Only you can have a full and complete picture of your truth; what you are feeling, what you are experiencing, the journey that you have been on. The same is true for everyone else. They will each hold their own truth.
Courage to understand
No matter how much you might believe that someone is being unfair, led by cognitive biases or failing to see the facts, remember that this is not their truth. Understanding their truth is not about agreeing with or accepting their position. Rather, it is about recognising where a person stands without either condoning or condemning.
It is about having the humility to acknowledge the forces in their lives that may have led them to adopt their position or behave in a particular way. Seeking to really understand someone’s truth is a deeply compassionate thing to do. It is not easy and takes courage.
The more that someone senses that you are genuinely seeking to understand their viewpoint, the more open they are likely to be to understanding yours. Through this, you create the basis for a constructive dialogue. A dialogue that is founded on mutual respect for each other’s truths.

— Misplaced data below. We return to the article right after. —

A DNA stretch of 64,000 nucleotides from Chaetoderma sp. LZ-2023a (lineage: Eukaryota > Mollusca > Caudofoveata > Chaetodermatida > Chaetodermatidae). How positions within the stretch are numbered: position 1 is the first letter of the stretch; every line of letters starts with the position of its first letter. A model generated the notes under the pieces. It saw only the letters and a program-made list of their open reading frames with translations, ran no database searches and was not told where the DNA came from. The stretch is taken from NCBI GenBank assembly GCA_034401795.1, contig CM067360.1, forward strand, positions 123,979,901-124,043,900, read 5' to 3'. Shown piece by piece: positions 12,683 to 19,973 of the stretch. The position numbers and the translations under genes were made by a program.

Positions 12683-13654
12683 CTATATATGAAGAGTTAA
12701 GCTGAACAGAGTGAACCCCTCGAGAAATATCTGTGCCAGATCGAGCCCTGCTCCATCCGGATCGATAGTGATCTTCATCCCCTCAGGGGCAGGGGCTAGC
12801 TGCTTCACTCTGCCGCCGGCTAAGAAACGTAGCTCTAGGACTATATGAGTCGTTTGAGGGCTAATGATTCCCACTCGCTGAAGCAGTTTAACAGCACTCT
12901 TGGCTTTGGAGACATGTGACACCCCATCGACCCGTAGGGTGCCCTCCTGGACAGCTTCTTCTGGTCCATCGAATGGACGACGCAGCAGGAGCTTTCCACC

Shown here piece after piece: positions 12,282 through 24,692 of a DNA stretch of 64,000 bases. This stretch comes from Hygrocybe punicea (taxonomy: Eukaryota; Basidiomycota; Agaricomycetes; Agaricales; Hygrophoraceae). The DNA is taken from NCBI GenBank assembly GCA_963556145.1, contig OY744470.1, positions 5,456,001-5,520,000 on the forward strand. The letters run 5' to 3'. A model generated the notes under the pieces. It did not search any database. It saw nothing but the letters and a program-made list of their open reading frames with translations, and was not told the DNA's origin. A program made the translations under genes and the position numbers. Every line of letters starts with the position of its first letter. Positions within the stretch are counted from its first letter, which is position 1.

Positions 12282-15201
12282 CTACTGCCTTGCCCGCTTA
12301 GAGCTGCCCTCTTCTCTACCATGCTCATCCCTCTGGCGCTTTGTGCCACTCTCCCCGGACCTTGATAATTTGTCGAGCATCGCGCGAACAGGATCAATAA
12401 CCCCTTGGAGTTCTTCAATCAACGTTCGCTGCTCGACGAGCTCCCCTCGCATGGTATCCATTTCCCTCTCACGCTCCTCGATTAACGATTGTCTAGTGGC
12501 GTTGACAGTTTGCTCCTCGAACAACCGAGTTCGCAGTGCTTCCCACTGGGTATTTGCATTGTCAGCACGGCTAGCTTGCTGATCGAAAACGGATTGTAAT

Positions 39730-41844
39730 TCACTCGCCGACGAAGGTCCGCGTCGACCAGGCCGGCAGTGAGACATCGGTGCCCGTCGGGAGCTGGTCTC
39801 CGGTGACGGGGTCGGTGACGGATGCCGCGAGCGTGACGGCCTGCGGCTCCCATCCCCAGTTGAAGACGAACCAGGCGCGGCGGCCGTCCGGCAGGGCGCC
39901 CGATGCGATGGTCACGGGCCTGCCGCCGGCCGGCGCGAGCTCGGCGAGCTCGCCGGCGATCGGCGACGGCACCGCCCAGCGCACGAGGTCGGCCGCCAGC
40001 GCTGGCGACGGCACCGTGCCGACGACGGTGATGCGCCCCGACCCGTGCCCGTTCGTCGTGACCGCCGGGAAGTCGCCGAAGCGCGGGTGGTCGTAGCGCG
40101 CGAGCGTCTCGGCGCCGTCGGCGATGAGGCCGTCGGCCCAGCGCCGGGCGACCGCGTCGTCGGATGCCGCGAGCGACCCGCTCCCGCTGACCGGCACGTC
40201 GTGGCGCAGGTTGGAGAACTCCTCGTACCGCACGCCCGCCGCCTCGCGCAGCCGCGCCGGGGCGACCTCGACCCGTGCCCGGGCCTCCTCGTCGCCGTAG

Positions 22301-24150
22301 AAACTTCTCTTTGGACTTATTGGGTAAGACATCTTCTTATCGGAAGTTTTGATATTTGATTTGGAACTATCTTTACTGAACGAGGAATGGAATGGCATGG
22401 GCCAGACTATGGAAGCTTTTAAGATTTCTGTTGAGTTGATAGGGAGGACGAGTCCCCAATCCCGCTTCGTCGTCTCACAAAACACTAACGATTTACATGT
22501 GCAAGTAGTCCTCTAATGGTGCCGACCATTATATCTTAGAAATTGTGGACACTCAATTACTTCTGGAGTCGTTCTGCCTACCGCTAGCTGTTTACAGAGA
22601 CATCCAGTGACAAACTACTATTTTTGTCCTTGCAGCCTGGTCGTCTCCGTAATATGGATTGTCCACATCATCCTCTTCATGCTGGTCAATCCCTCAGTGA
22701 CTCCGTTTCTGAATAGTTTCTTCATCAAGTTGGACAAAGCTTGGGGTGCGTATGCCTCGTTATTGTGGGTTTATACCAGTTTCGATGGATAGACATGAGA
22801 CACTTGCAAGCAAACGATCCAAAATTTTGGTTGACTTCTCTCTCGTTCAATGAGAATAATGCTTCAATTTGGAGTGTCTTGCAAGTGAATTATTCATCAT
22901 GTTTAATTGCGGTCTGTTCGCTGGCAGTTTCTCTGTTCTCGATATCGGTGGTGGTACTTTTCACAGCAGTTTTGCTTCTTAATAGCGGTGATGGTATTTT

Summarising the other person’s viewpoint back to them is a great way to make sure you have understood their position. It’s no surprise then that this approach is commonly used in formal mediation proceedings.
You could try something along the lines of “If I have understood you correctly, what you are saying is.….”. Once you are on the same page as them, you then have the opportunity to delve further, if you choose to.
Be curious! You might even find that the person might themselves reach a new understanding of where they stand through your curiosity.
It is too easy for us to cling dearly to our truths, while ignoring the feeling of certainty others might have about their truths. Through empathy and a genuine desire to understand their truth, a potentially adversarial encounter could become an opportunity for you both to learn and connect.
So, the next time you find yourself in a such a situation, challenge yourself to be compassionate enough to try and understand their truth.
Find out more about Harsha’s work